Shipping drop leaves Inmarsat all at sea. , the satellite operator, lost as much as a tenth of its value yesterday after a worse than expected downturn at its shipping division. The company, which sells broadband and phone services over a network of satellites, reported a near 6% fall in sales at its mainstay maritime business in the third quarter. The drop offset a stronger performance at its aviation division, where Inmarsat has carved out a lucrative niche for in-flight wifi on commercial passenger aircraft.
Investors dump Renewi stock. Investors have dumped a European waste management company after it issued a profit warning over production issues at a main site. said that on Wednesday regulators in the Netherlands had requested further details from the company about its treated soil. The scrutiny meant full production at the plant, which is one of the biggest in Europe and treats contaminated soil and water, was not expected during its financial year and would hit operating profits by up to €3 million a month. Renewi was created through a €482 million merger of Shanks and Van Gansewinkel Groep and has about 8,000 staff. It has four divisions, including its municipal waste business, which operates in Britain.
Howden Joinery’s depots serve up revenue boost. A rise in the number of British depots helped the kitchen retailer to boost revenues by 7.5% in the third quarter. Howden expects to have opened 33 depots, taking its UK total to 694, by the end of the year. Like-for-like sales were up 6.1% between June and this month. The share price rose 3.75% to close at 489.5p after Howden said that its performance was in line with management expectations. Howden is the largest designer and manufacturer of fitted kitchens and joinery in Britain, making it an indicator of the health of the housing and construction industries. The company relies on sales made through contractors rather than selling directly to homeowners and the most recent data showed a slowdown in homeowners making improvements.
BAE Systems on course despite fears over Saudi links. Britain’s largest defence contractor has reiterated its financial guidance to the City despite concerns over its dealings with Saudi Arabia. and other companies with commercial links to Saudi Arabia have come under scrutiny after the international outcry over the killing of the journalist Jamal Khashoggi at the Saudi consulate in Istanbul last month. BAE is one of the world’s biggest defence companies, operating in more than 40 countries with about 83,000 staff. Shares in the company have been volatile after Khashoggi’s murder as investors fretted over the impact on sales. In a quarterly trading update yesterday the company posted a steady performance in its UK, US and international business, which includes the Middle East.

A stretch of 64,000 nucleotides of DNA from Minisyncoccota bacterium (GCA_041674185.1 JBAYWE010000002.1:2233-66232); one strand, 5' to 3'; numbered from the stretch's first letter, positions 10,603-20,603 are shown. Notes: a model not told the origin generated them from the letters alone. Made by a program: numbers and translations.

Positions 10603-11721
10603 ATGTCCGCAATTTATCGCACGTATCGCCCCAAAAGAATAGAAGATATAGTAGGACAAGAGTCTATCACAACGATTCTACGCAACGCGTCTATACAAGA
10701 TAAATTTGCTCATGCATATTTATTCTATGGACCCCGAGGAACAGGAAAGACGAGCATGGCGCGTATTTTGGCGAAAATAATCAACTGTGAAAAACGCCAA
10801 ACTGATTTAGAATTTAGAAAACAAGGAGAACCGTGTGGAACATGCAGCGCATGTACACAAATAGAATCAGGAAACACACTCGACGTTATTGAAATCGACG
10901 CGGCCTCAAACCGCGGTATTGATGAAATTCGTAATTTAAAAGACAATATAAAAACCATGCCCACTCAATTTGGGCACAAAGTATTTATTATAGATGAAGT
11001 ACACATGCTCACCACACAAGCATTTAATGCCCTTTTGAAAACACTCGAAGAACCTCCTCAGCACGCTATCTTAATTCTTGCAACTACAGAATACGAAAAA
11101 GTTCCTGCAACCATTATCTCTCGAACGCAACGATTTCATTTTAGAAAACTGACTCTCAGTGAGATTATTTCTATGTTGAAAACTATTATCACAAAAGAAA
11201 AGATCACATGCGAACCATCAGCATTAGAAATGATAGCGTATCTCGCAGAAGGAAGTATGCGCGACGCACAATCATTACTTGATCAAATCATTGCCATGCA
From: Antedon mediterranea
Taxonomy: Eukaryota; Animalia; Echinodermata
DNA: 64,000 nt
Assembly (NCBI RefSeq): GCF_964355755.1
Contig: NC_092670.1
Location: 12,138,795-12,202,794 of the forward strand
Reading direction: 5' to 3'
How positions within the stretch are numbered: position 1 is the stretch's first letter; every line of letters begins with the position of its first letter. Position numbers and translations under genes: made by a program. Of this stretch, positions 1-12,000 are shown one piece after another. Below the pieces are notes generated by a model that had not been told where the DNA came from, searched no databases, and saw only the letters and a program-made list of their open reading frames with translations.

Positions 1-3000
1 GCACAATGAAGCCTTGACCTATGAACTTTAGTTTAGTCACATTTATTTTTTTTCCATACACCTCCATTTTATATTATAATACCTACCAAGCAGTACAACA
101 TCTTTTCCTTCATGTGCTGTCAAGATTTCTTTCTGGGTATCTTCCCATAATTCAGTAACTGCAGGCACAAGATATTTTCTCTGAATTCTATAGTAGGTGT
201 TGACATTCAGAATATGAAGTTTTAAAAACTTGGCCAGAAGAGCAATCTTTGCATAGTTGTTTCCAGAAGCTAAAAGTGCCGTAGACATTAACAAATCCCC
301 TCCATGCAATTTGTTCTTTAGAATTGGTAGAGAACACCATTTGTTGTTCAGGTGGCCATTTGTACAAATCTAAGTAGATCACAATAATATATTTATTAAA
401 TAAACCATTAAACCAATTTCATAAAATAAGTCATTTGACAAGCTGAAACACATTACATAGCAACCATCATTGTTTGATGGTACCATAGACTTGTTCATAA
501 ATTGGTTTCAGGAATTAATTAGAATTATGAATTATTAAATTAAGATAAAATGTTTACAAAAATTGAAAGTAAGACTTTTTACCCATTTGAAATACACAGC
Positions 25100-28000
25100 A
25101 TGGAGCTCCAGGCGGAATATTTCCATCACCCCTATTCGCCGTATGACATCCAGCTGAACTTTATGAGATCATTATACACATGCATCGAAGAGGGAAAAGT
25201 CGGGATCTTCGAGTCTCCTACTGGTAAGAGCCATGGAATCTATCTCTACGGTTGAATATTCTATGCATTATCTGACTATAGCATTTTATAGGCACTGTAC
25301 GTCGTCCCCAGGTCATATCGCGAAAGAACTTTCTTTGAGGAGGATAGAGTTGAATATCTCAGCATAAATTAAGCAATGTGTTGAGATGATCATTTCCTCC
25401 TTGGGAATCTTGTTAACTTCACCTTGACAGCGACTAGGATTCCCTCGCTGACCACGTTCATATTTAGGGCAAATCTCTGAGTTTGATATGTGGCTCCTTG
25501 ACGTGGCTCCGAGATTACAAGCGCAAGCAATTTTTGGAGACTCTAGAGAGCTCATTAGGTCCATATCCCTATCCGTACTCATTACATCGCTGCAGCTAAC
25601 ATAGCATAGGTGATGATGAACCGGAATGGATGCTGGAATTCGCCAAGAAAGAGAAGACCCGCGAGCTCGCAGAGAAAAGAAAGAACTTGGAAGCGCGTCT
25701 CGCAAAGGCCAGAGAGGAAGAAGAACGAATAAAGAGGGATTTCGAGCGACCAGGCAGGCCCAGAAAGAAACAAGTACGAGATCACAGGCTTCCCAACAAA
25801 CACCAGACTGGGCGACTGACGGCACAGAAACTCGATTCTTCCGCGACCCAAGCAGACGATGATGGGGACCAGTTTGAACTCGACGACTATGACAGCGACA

Duo to make generic version of Glaxo treatment. Two UK-listed drugs companies have launched plans to develop a copycat version of lucrative respiratory portfolio. and have signed an agreement to commercialise generic versions of Glaxo’s Ellipta products as they target the potential $5.5 billion sales forecast for the products by 2024. The tie-up marks a deepening of the relationship between Hikma and Vectura, who are attempting to launch a version of Glaxo’s successful Advair inhaler. Hikma was founded in Jordan in 1978 and spans more than 50 countries, selling generic, branded and injectable products. It appointed Siggi Olafsson, the former boss of Teva, an Israeli rival, as chief executive this year to revive the company, which has struggled with delays in launching a generic Advair and had repeatedly downgraded its financial forecasts, triggering its exit from the FTSE 100. Vectura, based in Chippenham, Wiltshire, is a respiratory specialist that has partnerships with several big pharma companies, including Glaxo. Following conversations with the US Food and Drug Administration, the duo have agreed to develop and commercialise at least three of Glaxo’s portfolio products, with the Breo Ellipta being prioritised.
On today's podcast: W Resources provide an update on progress at La Parrilla, its tungsten-tin mine in Spain. Emmerson completes the Environmental Baseline Study at their potash project. Malcy talks about: Eco Atlantic O&G, Range Res, Bahamas Petroleum & Hurricane Energy. John Stepek author of Sceptical Investor.
SP Angel daily look at commodities and miners, featuring: Bluebird Merchant Ventures* (BMV LN) – Funding raised to complete pre-construction phase for Gubong gold mine Cora Gold* (CORA LN) – Sanankoro oxides demonstrate up to 97% gold recoveries Chaarat Gold* (CGH LN) – Joint venture to build gold mine in Kyrgyzstan Strategic Minerals* (SML LN) – Moving to 100% ownership of Redmoor
John Peters, Managing Director of Strategic Minerals, commented: "The recent resource upgrade has highlighted the potential world class nature of the Redmoor Tin/Tungsten project and has given the Board confidence to consolidate control.”
Five financial stories, trending today in a 70 second podcast, including: Accrording to the the British Chambers of Commerce, UK companies look set to cut investment by the most in 10 years in 2019 because of Brexit, even if Prime Minister Theresa May gets a deal to ease the country out of the bloc.